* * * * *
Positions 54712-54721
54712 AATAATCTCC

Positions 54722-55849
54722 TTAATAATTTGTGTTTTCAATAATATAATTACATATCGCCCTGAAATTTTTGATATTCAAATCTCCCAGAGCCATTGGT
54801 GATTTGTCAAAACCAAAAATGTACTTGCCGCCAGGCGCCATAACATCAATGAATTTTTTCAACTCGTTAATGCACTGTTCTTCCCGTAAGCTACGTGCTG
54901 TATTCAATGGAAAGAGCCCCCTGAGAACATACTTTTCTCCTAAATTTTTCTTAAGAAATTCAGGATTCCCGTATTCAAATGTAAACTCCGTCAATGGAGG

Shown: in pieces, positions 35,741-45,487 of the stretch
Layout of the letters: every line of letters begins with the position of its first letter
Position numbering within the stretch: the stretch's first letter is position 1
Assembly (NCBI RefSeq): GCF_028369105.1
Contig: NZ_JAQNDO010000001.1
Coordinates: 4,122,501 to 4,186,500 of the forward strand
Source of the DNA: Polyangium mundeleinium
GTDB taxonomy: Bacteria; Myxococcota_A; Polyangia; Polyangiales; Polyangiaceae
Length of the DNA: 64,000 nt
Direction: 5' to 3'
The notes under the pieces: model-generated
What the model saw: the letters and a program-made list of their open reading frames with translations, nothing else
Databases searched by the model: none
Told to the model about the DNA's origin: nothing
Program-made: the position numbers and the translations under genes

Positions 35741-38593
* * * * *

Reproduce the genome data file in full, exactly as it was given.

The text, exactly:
Positions 54712-54721
54712 AATAATCTCC

Positions 54722-55849
54722 TTAATAATTTGTGTTTTCAATAATATAATTACATATCGCCCTGAAATTTTTGATATTCAAATCTCCCAGAGCCATTGGT
54801 GATTTGTCAAAACCAAAAATGTACTTGCCGCCAGGCGCCATAACATCAATGAATTTTTTCAACTCGTTAATGCACTGTTCTTCCCGTAAGCTACGTGCTG
54901 TATTCAATGGAAAGAGCCCCCTGAGAACATACTTTTCTCCTAAATTTTTCTTAAGAAATTCAGGATTCCCGTATTCAAATGTAAACTCCGTCAATGGAGG

Shown: in pieces, positions 35,741-45,487 of the stretch
Layout of the letters: every line of letters begins with the position of its first letter
Position numbering within the stretch: the stretch's first letter is position 1
Assembly (NCBI RefSeq): GCF_028369105.1
Contig: NZ_JAQNDO010000001.1
Coordinates: 4,122,501 to 4,186,500 of the forward strand
Source of the DNA: Polyangium mundeleinium
GTDB taxonomy: Bacteria; Myxococcota_A; Polyangia; Polyangiales; Polyangiaceae
Length of the DNA: 64,000 nt
Direction: 5' to 3'
The notes under the pieces: model-generated
What the model saw: the letters and a program-made list of their open reading frames with translations, nothing else
Databases searched by the model: none
Told to the model about the DNA's origin: nothing
Program-made: the position numbers and the translations under genes

Positions 35741-38593